ASEAN’s Future Depends on Its Response to Myanmar Crisis




Riot police challenge anti-regime protesters in Yangon during a crackdown in March. / The Irrawaddy

By The Irrawaddy 8 April 2021

With the slaughter and rights violations continuing daily in Myanmar, tougher global action is needed. The world has condemned the junta’s barbarous actions and is looking to neighbors China, India, Thailand and ASEAN to mediate and broker a peaceful outcome.

The pressure on ASEAN is mounting. This time, if ASEAN fails to save lives and stop the violence in Myanmar—one of its members—no one will take the bloc seriously.

Sultan Hassanal Bolkiah of Brunei, which currently serves as the chair of the 10-member ASEAN, and Malaysian Prime Minister Muhyiddin Yassin voiced concerns over Myanmar in a joint statement released after their meeting in Bandar Seri Begawan this week.

On Monday, Brunei and Malaysia agreed that ASEAN will hold a special summit in Jakarta to address the Myanmar situation, as harsh crackdowns on anti-coup protesters continue in the country.

The ASEAN meeting was first proposed by Indonesian President Joko Widodo in March. The country has led efforts within ASEAN to seek a peaceful solution to the Myanmar crisis.

Meanwhile, Singapore has also exercised unusually strong language to express its concern over the increasing bloodshed in Myanmar. Prime Minister Lee Hsien Loong said the use of lethal force was “just not acceptable” and “disastrous”. Foreign Minister Vivian Balakrishnan called the situation “an unfolding tragedy” and the military crackdowns a “national shame”.

Yet Myanmar citizens feel that Singapore should be doing more. Why?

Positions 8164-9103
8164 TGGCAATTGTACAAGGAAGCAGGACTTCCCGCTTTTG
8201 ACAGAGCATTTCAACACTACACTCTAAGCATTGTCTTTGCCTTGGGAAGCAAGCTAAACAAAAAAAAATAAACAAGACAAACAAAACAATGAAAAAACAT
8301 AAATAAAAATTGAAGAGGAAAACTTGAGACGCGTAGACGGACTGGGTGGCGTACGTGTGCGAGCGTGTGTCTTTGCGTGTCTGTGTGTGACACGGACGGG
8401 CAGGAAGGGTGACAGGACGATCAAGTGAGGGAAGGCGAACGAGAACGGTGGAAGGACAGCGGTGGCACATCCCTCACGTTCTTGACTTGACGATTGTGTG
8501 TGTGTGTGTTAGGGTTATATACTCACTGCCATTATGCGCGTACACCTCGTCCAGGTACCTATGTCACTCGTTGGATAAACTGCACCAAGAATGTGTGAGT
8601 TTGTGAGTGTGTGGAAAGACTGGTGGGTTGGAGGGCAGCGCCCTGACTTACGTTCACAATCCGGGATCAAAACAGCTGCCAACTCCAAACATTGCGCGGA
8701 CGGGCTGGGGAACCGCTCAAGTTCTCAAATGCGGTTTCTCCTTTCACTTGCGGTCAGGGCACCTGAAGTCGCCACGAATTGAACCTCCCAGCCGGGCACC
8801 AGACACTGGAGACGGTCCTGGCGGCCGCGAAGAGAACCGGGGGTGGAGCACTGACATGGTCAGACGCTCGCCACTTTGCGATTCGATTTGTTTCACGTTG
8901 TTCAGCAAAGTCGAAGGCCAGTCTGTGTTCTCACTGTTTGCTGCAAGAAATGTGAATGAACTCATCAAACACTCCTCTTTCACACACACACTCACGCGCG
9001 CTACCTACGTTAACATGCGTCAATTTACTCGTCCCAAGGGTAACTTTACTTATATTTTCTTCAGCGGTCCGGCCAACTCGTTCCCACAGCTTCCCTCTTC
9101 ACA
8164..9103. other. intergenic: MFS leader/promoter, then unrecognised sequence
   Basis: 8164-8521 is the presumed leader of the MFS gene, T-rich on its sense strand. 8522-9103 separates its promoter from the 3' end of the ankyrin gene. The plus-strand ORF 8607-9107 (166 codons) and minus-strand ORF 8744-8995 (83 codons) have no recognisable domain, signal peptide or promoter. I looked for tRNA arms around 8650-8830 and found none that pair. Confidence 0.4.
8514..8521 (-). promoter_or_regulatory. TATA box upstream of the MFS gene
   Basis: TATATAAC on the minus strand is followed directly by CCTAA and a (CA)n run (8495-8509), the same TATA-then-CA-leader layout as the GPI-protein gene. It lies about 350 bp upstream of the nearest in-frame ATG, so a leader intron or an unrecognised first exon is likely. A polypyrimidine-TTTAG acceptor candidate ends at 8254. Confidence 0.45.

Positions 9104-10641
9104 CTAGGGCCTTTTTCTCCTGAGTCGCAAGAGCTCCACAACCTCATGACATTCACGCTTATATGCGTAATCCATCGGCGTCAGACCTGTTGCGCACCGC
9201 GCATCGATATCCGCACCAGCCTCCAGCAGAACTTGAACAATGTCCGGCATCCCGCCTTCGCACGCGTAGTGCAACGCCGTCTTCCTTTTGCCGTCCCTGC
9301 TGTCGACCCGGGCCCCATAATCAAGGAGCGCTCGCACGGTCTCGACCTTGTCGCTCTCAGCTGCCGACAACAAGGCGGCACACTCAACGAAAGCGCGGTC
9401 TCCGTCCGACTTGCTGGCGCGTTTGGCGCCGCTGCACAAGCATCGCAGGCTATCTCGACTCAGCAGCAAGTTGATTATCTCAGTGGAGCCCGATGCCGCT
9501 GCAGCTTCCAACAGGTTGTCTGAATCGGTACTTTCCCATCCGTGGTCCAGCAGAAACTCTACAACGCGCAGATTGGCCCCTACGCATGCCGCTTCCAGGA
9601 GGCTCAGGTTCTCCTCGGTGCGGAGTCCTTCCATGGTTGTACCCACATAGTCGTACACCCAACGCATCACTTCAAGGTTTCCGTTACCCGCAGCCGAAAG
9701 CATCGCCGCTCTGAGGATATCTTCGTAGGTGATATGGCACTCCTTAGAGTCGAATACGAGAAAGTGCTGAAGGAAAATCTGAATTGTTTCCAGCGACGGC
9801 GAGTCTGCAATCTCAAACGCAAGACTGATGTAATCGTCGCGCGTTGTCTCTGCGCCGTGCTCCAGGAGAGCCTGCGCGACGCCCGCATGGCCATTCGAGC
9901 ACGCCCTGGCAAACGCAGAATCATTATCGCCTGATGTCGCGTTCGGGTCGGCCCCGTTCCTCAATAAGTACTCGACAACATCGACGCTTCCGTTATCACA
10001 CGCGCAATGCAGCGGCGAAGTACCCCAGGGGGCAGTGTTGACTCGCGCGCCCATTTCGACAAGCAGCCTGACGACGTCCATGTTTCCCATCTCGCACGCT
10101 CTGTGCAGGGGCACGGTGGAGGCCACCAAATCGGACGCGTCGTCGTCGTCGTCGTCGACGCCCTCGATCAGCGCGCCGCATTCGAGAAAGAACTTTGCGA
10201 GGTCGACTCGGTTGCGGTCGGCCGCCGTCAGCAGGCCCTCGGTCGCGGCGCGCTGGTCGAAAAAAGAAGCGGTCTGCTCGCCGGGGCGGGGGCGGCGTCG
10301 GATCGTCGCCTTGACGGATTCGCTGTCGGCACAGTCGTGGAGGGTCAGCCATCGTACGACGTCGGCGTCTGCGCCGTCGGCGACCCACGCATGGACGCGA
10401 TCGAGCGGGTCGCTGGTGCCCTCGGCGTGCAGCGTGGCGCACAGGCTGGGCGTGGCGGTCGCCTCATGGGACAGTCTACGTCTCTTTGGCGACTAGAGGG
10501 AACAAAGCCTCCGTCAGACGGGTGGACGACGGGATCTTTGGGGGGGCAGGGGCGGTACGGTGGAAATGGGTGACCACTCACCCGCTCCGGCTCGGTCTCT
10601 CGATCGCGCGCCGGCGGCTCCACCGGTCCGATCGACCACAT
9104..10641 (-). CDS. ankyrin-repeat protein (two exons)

Singapore is the largest foreign investor in Myanmar’s tourism sector, provides medical care for the regime’s generals and is seen as a financial center for the Myanmar elite. According to the Economist Intelligence Unit, Singapore was Myanmar’s largest source of foreign funding last year with US$47.5 million in investments, followed by Russia and Britain.

In fact, Singapore poured a cumulative $24.1 billion in approved investments into Myanmar’s economy between 1988 and 2020, according to official Myanmar data. That makes it the biggest source of foreign capital over the period—outpacing even China.

Although the total includes multinationals, Singaporean firms are also investors in their own right in businesses from real estate to coffee shops.

Many wealthy Myanmar tycoons, generals and other elites have bought residences and are believed to have savings in banks in Singapore. Former dictator General Ne Win sought medical treatment in the city state, as do ex-strongman Senior General Than Shwe and former President U Thein Sein.

Myanmar’s top international airline, Myanmar Airways International, is a joint venture between the Myanmar government and Region Air, a company owned by hotel and property tycoon Ong Beng Seng, one of Singapore’s best-connected businessmen. Yangon’s The Strand Hotel, Myanmar’s top hotel and often compared to Singapore’s Raffles Hotel, is jointly owned by Myanmar’s tourism authorities and Singapore-based General Hotel Management. According to Reuters, the Singapore bourse is also host to the only Myanmar firm listed overseas—Yoma, a real estate firm with close junta links.

In the early 1990s, according to the now defunct Hong Kong-based Far Eastern Economic Review and defense analysts, Singapore allegedly shipped tons of ammunition, mortars and other military hardware to the regime (then known as the State Law and Order Restoration Council) at a critical time, and also built a cyber-war center in Rangoon capable of telephone, fax and satellite communications. But that was another era.